Where is Aunisty Elliot? Brooklyn Teen Missing Since July – NBC New York

A Brooklyn mother is making a desperate plea to find her teenage daughter, who left home following an argument and has not been seen for nearly a week — and as her mother fears the worst, the family is beginning to question the police response to her case.

The heartbroken mother, Racquel Caines Elliot, and a loyal group of family and officials have been passing out flyers, asking people to take a good look at the photo. It’s of 14-year-old Aunisty Elliot, who is missing, the family said.

“You come home — you hear me baby? I’ll see you soon, alright?” the mother said at a press conference Tuesday afternoon at Grand Army Plaza. “She has to be afraid, she’s never been without me.”

It was July 27 when the family says that Aunisty left the family’s home, without telling anyone she was leaving. She has not returned since then.

Aunisty wasn’t allowed to have a cell phone, but she did have a computer, her mother said. Elliot said her daughter was upset because she took her computer away, but she’s never done anything like this before.

“I am a mother and I did what I thought I should do. She left two days after the computer was taken,” said Elliot. “She knew she was gonna get it back. I don’t know what happened.”

Those who know her say Aunisty is a good, studious kid who never got into trouble.

“Auny if you’re watching this: You are important, you are missed, you are loved. We all want you back, we all want you safe,” a family member said.

The family says police have been following leads and looking for Aunisty, but they are frustrated that no one picks up the phone when they call the number on the flyer. They fear that when Black girls go missing, it doesn’t spark the kind of enough outrage needed to bring them back home.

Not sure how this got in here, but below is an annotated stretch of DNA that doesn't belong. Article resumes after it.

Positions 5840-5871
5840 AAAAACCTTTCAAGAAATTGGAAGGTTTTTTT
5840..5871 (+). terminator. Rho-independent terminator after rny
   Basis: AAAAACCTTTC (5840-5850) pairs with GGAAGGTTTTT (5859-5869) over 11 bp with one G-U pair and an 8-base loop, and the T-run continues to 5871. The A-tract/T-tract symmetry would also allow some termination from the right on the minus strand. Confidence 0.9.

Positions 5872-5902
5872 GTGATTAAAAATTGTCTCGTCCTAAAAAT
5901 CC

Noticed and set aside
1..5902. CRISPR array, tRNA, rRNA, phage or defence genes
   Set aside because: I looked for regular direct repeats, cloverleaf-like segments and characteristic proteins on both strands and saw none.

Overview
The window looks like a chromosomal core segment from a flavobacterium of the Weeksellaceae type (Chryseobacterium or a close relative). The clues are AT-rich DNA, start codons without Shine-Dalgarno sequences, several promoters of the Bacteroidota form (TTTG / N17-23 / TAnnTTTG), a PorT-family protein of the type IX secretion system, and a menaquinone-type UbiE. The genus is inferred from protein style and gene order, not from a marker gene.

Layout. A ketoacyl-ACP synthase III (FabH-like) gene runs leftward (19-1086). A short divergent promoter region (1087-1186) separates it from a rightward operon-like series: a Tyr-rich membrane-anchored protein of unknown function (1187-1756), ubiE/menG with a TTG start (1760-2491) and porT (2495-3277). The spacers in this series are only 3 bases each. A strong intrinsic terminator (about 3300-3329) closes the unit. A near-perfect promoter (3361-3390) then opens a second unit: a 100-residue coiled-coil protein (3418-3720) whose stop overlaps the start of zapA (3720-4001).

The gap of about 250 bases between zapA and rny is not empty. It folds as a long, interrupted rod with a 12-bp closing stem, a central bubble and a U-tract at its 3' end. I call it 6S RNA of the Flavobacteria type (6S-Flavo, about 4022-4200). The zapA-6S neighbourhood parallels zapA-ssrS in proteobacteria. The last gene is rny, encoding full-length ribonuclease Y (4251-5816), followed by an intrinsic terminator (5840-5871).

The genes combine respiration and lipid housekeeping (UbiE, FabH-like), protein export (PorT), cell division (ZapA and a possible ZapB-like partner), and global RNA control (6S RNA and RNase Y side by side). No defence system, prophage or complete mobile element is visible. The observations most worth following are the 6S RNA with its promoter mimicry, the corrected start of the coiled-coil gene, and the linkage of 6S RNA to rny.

“I learned about the case today. My office learned about it today, and she’s been gone for seven days. That is shameful,” said Brooklyn City Councilmember Crystal Hudson. “This city should be knocking on every door and turning over every stone.”

In response to the ongoing search for Aunisty, the NYPD said they have interviewed the teen’s friends, canvassed for video, taken possession of her laptop, subpoenaed her social media accounts, used social media facial recognition, and notified human trafficking. The department said they also searched hospitals and have put out radio transmissions about the missing teen in Brooklyn.

The family says Aunisty had dreams of becoming a cardiologist, and that she is a well behaved and trusting teen — with their greatest fear being that she might have trusted the wrong person.

Her mother had simple plea for whoever might have Aunisty, or whoever might know where she is.

“People, bring my child home, bring Aunisty home to me, please,” said Elliot.

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